Spending power down, cost of living up, wages stagnating and debts up
Published at 14:08, Friday, 25 May 2012
Families have £100 a year less to spend now than they did 12 months ago. Consumers’ spending power fell 0.9 per cent in April, compared with a year earlier, according to the Lloyds TSB Spending Power Report.
Households have suffered because inflation – the rise in the cost of living – has outstripped wage increases.
Although inflation has been falling, income growth is still way behind at just 2.2 per cent, down from 2.4 per cent in March.
Meanwhile, negativity towards the economy increased, with more than half believing it to be “not at all good”.
Patrick Foley, chief economist at Lloyds TSB, said: “Household finances are still under real pressure despite the significant falls in inflation we have seen over the past seven months.
“Although unemployment has been broadly stable, wage growth has eased and so incomes are growing well below their long-term average.
“Even though we expect to see further falls in inflation, the weakness in the broader economy is likely to mean that consumers aren’t going to feel any better off in the near future.”
Some 86 per cent of consumers noticed an increase in the cost of everyday spending compared to a year ago, up from 73 per cent in March.
Two-thirds think they paying more for petrol and 60 per cent believe groceries are dearer.
Spending on essential items was up 4.6 per cent on a year ago but April’s reading was in-line with that of the previous two months, meaning the sharp acceleration seen at the start of the year appears to have ended. Jatin Patel, Lloyds TSB director of current accounts, said: “There was little respite for consumers in April and it is clear that a growing number are feeling concerned about the state of the UK’s economic situation.
“This will not have been aided by news suggesting that the UK has entered into a double dip recession, while continued weak income growth and rising prices act as a very tangible drag on sentiment.
“While spending power is not being eroded at quite the same pace as the beginning of last year, events in the global economy will likely have a significant bearing on consumer spending power in the months ahead.”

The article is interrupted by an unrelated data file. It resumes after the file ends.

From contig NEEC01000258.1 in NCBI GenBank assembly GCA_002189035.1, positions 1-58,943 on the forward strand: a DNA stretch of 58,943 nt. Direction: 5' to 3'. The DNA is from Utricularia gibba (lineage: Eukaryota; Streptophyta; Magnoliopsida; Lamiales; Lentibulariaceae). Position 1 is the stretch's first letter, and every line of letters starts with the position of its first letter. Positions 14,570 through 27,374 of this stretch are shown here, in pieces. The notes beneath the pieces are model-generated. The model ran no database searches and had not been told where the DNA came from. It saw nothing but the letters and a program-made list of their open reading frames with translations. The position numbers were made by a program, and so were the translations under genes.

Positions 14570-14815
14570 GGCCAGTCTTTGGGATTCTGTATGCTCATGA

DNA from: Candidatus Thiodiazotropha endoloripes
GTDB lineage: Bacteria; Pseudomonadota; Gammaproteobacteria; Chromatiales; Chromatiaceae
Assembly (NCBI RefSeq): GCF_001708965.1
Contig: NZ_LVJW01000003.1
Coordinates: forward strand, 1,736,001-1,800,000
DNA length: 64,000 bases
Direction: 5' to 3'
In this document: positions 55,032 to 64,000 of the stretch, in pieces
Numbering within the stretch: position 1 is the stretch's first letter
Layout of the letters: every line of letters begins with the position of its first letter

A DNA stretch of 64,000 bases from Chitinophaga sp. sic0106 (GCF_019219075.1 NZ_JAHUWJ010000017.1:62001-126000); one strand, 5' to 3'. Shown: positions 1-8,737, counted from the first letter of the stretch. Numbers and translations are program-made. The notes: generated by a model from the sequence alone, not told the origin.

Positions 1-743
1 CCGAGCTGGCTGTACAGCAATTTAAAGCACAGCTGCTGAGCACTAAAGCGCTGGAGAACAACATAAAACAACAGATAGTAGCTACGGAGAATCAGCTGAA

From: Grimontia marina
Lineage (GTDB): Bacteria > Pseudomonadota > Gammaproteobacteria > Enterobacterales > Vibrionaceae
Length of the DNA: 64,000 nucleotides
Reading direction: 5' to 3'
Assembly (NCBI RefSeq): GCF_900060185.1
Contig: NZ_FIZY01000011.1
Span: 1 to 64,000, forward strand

A debt line which helped thousands of people struggling with financial hardship has won funding to continue its work.
The Northern Debt Line has handled more than 3,600 debt enquires in the north east and Cumbria since its launch in 2010.
Now residents can continue benefiting from the free and independent service after the Northern Rock Foundation pledged funding to extend the service for a further two years. Details of the amount have not been released.
Liz Chadwick, the chief executive of Dawn Advice, which manages the service, said: “The Northern Debt Line provides an invaluable service, particularly in the current climate, and there are signs that demand for impartial, free advice will only continue to grow.
“We are therefore delighted that the future of this service has been secured thanks to this vital injection of funding.”
The telephone advice line was first launched as part of a £1.5million scheme to improve access to advice services for people living in rural areas. Penny Wilkinson, chief executive of the Northern Rock Foundation, said: “Through the organisations and services which it supports, the Northern Rock Foundation is dedicated to tackling disadvantage and improving quality of life in north east England and Cumbria.
The availability of independent financial advice will remain critical for our region and we are proud to be able to support the fantastic work which Dawn Advice is doing through the Northern Debt Line.”
The helpline is available at www.dawnadvice.org.uk or call 0300 333 3445.
Published by http://www.cumberlandnews.co.uk